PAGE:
This buddy of mine who's in the Army out at Fort Bliss takes advantage of a program the Texas Department of Motor Vehicles offers for military types -- active duty, Texas National Guard, armed forces reserves and veterans -- to receive specialty license plates that support their branch of service and their service in that branch.
My buddy -- let's just call him "Bull" because he's got the personality of one -- had his pick of several plates for which he's qualified, including the Army and Operation Enduring Freedom.
He chose the Bronze Star plate.
Heaven knows he's earned the privilege, what with multiple trips courtesy of Uncle Sam to that sandbox known as Iraq.
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But the meritorious service plates, unlike the military service plates, are free, as in no registration fee along with no specialty plate fee.
"I think that's a good reason to avoid fees and since the state apparently agrees, it's a win-win," Bull said in a recent e-mail exchange.
And that's as it should be in a state that values the men and women who answered their inner call to duty with an outward willingness to sacrifice so much on behalf of their country.
Now, Bull's got this buddy serving with him at Bliss who was admiring those Bronze Star plates but lamenting that he had only earned a Purple Heart, not anything higher.
Bull told his pal (in error, as it turns out) that the PH was a qualifying plate as well.
"He took a bullet after all," Bull wrote.
If e-mail could growl, that one would have.
Unfortunately, Bull's wounded buddy later came to his desk and said that the PH plate was $3. Not free, but still a good deal.
The plates classified as recognition awards are the Purple Heart, disabled veteran, former POW and Pearl Harbor survivor. The state waives the registration fees for qualified residents. They pay $3 for the first set of plates. If they want an additional set, the regular registration fee for that vehicle type will apply.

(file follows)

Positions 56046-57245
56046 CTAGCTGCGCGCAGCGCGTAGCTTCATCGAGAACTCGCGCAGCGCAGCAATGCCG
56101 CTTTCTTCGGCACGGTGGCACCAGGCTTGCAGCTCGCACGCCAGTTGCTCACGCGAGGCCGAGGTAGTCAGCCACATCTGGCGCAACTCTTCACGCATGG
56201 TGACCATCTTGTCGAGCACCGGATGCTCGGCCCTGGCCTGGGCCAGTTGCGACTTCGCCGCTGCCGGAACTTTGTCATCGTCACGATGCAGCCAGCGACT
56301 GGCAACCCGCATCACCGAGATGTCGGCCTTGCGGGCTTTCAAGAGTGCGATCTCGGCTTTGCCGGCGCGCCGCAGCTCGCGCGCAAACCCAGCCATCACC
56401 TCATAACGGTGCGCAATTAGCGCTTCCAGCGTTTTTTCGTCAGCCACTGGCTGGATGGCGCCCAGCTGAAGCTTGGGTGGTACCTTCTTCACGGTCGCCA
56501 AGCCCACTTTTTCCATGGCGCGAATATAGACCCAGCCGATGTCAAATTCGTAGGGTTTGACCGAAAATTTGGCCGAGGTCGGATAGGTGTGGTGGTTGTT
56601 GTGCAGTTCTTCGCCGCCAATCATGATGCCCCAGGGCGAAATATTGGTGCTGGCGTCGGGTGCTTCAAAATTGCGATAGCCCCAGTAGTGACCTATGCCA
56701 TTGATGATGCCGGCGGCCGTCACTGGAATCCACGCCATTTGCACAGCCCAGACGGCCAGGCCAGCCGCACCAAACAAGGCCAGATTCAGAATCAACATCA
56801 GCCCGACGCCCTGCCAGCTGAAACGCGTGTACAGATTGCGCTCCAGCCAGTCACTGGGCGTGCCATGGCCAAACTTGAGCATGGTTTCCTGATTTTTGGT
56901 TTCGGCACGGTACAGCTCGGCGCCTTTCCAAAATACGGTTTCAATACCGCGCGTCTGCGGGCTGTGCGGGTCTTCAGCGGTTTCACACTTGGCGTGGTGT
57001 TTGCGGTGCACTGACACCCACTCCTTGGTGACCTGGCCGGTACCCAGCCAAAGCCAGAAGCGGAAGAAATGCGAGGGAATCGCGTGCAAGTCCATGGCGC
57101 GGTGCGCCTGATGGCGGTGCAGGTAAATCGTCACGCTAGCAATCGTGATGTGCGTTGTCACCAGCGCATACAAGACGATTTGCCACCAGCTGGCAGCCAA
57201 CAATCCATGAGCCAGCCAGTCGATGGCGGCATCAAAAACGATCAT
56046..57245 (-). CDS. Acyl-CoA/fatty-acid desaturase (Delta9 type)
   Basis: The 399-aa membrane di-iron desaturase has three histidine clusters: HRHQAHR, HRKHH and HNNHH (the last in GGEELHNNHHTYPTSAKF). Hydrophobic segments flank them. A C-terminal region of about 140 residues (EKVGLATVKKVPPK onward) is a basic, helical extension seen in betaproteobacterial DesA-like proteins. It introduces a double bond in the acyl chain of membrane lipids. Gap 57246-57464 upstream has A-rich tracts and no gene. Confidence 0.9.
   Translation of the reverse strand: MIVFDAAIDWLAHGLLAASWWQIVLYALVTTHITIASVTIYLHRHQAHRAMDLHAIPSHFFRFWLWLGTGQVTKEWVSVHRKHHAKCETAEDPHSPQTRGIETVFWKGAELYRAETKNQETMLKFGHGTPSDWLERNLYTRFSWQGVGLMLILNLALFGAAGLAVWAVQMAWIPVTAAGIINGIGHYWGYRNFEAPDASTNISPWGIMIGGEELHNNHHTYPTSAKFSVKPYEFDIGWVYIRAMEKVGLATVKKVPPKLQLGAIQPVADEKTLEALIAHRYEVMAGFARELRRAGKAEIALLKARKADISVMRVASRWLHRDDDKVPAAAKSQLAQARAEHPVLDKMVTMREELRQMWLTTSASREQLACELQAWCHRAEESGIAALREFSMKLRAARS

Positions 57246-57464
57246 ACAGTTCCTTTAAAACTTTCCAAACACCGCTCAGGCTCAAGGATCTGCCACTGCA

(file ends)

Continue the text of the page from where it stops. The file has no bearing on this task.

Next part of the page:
Since 2003, the Texas Legislature has added specialty plates to recognize military service. From veterans of World War II, Korea and Vietnam to those who served in Desert Shield, Desert Storm, Operation Iraqi Freedom and Operation Enduring Freedom, members of every branch of the military (except for retired merchant mariners, oddly enough) can receive plates that honor their service. They do have to pay the applicable registration fee for their vehicle.
But it was the "other" plate category that sent Bull raging after a visit to the DMV website, and not because the people who qualify don't deserve the recognition.
Gold Star Mothers have to pay a $10 specialty plate fee plus the regular vehicle registration.
Mothers of servicemen and women who have been killed began calling themselves "Gold Star Mothers" during the first World War, when houses displayed service flags with a blue star for every family member serving in the armed forces. When the unthinkable happened, a gold star was placed over the blue one.
Anyone who's watched Saving Private Ryan has witnessed a dramatic representation of a mother's grief. The brief scene featuring Ryan's mother getting the bad news about three of her boys is engraved on your mind and your heart after she crumbles to the porch in front of a minister and a War Department messenger.
Most returning veterans don't talk about their combat experiences with civilians. My father, an Air Force pilot who was MIA in September 1944 after his shot-up Super Fortress hit a violent windstorm and went down in China, never did. "Civilians couldn't stand to know the incidents and losses we suffered," he told my grandmother, who recounted the statement in her journal.
Filmmaker Steven Spielberg did for thousands of veterans what they could never do for themselves -- tell the civilian world what every grieving Gold Star mother knows of the realities and horrors of war.
Bull is right to rage.
Jill "J.R." Labbe is editorial director of the Star-Telegram.
817-390-7599 Twitter: @jrlabbe55